Our conference communications team shares information on this page meant to help you stay in touch with and reach out to your congregation, your mission field and beyond.
Outreach and Worship Tips
The conference communications team provided regional workshops in the fall of 2019. Below are videos of each of the training opportunities.
Communications Workshop —
Social Media Best Practices
This workshop — conducted in September 2019 at Lawrence Central United Methodist Church — by Jayna McFarland, conference social media and website specialist, provides some best practices for social ...
Communications Workshop — Website Do's and Don'ts
This workshop — conducted in September 2019 at Lawrence Central United Methodist Church — by Jayna McFarland, conference social media and website specialist, provides some best practices for websites ...
Communications Workshop —
This workshop — conducted in November 2019 by Todd Seifert, Great Plains Conference communications director — explores how churches can craft signage, bulletins, newsletters and other forms of ...
Communications Workshop — Multimedia Worship Tools
This workshop — conducted in October 2019 at Salina Trinity United Methodist Church by Todd Seifert, Great Plains Conference communications director — explores how changing the look of the chancel, ...
Recording and Livestreaming
In many ways, the coronavirus forced churches to embrace technology to share the Good News of Jesus Christ in ways that we probably should have been using for quite some time. Todd Seifert, conference communications director, provided some tips about equipment and licensing of copyright materials during a Facebook Live session.
Download a PDF featuring many of these tips and equipment ideas.
If you are going to stream or record your worship service with any music included, you must have the following:
- Music license — Either from CCLI, OneLicense or another company, this license allows you to project words from songs covered by that license. Note that not all songs are covered by all licenses.
- Streaming license — If you broadcast beyond the walls of your church, such as on YouTube or Facebook Live, you are a broadcaster and must have this license. Again, CCLI, OneLicense and other companies provide this service.
Here are some suggestions for equipment purchases:
Standard Kit — Includes a Panasonic camcorder that uses a micro-HDMI cable to connect to a computer for streaming.
Lower-cost Kit — Includes a Canon camcorder that uses a mini-HDMI cable to connect to a computer for streaming.
Microphones for iPads and iPhones — VideoMic Me may provide you with the final piece you need to be able to stream or record sermons.
You'll may need a laptop or other computer either to connect to the internet or on which to edit your video. In come circumstances, your phone or tablet can work as long as you can keep them at eye level (nobody wants to see up your nose, for example) and within about 3 feet of your mouth. An external microphone that works with your phone or tablet is preferred in those circumstances.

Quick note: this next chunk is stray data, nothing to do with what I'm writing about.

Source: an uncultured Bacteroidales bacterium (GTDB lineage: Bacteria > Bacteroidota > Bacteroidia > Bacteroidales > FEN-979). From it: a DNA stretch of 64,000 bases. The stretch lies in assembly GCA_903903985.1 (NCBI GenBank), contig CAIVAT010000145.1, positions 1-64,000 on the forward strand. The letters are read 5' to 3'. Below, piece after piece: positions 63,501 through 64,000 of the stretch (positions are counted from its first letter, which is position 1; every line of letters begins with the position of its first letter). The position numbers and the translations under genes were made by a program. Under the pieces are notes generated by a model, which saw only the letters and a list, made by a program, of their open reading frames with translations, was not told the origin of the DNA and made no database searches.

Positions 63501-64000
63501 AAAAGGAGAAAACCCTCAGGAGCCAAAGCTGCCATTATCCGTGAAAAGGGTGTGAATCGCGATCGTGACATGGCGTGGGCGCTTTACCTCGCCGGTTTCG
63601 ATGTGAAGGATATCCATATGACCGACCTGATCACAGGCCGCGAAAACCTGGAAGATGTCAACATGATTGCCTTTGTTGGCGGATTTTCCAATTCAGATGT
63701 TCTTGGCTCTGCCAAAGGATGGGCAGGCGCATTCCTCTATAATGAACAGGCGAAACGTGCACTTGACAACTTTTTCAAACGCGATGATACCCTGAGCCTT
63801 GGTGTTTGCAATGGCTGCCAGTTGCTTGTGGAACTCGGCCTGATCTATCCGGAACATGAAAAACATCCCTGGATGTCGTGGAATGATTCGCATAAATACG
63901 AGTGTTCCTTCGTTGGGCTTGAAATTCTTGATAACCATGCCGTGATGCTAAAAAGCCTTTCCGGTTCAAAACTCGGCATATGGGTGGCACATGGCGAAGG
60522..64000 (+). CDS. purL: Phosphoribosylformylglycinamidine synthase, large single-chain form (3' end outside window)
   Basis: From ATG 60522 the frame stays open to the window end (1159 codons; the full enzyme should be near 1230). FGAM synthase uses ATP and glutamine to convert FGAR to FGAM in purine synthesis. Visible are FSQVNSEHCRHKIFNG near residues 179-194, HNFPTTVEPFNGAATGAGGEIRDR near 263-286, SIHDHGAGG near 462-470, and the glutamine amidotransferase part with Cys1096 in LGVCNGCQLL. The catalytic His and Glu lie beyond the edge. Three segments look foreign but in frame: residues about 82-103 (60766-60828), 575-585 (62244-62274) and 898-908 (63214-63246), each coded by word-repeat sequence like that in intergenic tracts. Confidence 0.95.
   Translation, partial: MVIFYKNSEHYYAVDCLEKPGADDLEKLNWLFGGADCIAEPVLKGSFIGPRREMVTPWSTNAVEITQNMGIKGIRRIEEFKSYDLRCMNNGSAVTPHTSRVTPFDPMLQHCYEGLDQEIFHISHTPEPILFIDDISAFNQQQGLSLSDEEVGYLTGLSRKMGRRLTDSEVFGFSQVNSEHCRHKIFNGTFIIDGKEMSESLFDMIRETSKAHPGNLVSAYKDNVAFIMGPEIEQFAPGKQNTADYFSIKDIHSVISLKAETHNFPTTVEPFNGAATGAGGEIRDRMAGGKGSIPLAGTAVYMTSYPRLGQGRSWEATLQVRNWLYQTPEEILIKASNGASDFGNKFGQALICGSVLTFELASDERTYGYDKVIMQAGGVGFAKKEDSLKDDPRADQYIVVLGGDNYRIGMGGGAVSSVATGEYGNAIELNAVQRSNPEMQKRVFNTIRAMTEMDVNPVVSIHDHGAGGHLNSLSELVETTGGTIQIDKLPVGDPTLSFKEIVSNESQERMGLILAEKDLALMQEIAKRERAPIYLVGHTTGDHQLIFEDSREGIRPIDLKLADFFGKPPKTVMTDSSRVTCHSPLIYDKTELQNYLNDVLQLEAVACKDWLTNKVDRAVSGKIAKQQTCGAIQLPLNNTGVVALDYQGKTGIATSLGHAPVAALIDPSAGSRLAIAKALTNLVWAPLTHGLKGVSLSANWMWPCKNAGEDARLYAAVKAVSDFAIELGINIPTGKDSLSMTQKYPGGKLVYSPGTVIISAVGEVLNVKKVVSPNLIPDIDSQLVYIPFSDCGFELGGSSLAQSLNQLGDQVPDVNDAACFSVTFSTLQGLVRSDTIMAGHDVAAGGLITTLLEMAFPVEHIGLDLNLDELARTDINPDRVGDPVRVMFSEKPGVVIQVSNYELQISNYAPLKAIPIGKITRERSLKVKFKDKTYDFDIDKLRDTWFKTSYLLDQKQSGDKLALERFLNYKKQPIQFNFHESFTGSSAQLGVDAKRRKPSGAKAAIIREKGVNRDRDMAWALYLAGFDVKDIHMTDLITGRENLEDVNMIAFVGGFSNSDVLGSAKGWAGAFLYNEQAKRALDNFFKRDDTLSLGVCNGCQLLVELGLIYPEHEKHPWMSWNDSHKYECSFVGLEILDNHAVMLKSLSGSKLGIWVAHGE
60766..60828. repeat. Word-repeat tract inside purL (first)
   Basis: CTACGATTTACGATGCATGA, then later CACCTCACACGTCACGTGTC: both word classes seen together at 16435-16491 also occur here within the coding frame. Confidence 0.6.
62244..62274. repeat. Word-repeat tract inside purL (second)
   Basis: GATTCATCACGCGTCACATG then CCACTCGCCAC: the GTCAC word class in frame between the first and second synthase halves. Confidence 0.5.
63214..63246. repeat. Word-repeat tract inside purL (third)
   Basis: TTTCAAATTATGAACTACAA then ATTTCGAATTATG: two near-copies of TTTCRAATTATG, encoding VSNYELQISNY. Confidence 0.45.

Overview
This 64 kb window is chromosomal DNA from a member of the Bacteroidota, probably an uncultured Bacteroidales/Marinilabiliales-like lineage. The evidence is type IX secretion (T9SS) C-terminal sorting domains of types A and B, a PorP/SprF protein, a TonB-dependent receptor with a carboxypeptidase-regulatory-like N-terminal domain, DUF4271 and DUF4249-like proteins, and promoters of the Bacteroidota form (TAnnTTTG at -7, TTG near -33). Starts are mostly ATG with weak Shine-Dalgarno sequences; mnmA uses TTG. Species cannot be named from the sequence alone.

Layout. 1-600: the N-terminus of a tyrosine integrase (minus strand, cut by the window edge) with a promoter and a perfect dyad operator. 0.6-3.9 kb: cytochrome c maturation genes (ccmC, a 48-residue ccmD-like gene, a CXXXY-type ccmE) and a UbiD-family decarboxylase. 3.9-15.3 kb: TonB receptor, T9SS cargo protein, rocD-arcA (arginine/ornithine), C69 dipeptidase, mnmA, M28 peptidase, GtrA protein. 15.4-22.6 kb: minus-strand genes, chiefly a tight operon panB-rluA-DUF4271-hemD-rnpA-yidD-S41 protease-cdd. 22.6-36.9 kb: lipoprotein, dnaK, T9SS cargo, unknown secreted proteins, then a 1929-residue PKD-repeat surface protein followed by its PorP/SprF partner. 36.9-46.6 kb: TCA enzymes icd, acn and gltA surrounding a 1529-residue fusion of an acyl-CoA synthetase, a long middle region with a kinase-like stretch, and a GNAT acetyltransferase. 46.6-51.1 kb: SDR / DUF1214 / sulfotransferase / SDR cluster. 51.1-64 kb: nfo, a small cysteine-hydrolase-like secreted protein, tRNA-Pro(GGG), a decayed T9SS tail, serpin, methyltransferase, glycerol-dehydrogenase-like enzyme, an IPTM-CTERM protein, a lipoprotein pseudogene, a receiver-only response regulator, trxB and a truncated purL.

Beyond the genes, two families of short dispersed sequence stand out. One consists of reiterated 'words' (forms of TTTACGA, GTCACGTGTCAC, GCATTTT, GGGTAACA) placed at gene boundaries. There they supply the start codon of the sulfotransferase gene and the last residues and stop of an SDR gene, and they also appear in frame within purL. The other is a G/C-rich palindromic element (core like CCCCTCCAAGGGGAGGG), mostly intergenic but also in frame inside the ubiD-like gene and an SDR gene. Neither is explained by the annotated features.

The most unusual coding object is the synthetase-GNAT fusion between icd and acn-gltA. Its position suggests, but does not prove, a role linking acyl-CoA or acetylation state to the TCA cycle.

Whether you livestream a worship service or record it and post it after the fact really depends on equipment, your internet connection, aptitude and expense.
- Internet Connection — Beyond the kit recommendations, you'll need a computer and, in most cases, a hard-wired connection to the Internet. WiFi is great, but it often has a slower upload speed. Go to https://www.speedtest.net. You should have at last 5 Mb/second of upload speed to stream adequately. And the higher the better!
- Aptitude — Both recording and livestreaming have their pluses and minuses. Recording requires you to have software to edit the video. You also need a place to "house" the video, such as YouTube or Vimeo. If you stream, however, to Facebook Live, you have your own archive on your church's timeline, though that means you have to scroll back weeks to find old videos. If you livestream, you need to understand how to get the sound and video together to upload to the internet. Neither is bad. Just know your limitations and play to your strengths.
- Expense — If you stream or record to post later, and if you include any music, you have to purchase a streaming license from CCLI or another comparable company. The cost depends on your average worship attendance. You'll need some kind of camera or smartphone. And you'll need the computer and/or software to accomplish your task. It's important to think of what equipment and services you will use post-pandemic so you don't use money on things now that you will not use at all later.
Model and Talent Agreement
It's a good idea to have people appearing in videos or photographs on your website or social media channels sign a model and talent release.
Download an example here.
If having someone sign is not practical, such as when a guest attends worship or a special event, it is advised that language such as the following is posted prominently at the entrance of your worship space and in your bulletin:
We record our worship service and occasionally take photos for use on our church website and on social media for evangelism and marketing purposes. If you do not wish to have your image used in this way, please alert an usher, who will seat you outside of the recording area. Please note that all activities on the chancel (stage) area of the church are recorded.